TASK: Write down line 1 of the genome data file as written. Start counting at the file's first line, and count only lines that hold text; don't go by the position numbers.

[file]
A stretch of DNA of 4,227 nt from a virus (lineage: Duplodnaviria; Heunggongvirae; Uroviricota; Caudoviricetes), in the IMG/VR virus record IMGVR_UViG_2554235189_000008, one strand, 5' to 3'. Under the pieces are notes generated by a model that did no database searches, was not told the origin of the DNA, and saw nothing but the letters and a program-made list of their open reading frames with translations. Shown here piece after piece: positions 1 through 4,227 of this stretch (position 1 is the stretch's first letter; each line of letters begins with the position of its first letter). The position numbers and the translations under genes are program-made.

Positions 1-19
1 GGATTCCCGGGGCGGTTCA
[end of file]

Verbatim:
A stretch of DNA of 4,227 nt from a virus (lineage: Duplodnaviria; Heunggongvirae; Uroviricota; Caudoviricetes), in the IMG/VR virus record IMGVR_UViG_2554235189_000008, one strand, 5' to 3'. Under the pieces are notes generated by a model that did no database searches, was not told the origin of the DNA, and saw nothing but the letters and a program-made list of their open reading frames with translations. Shown here piece after piece: positions 1 through 4,227 of this stretch (position 1 is the stretch's first letter; each line of letters begins with the position of its first letter). The position numbers and the translations under genes are program-made.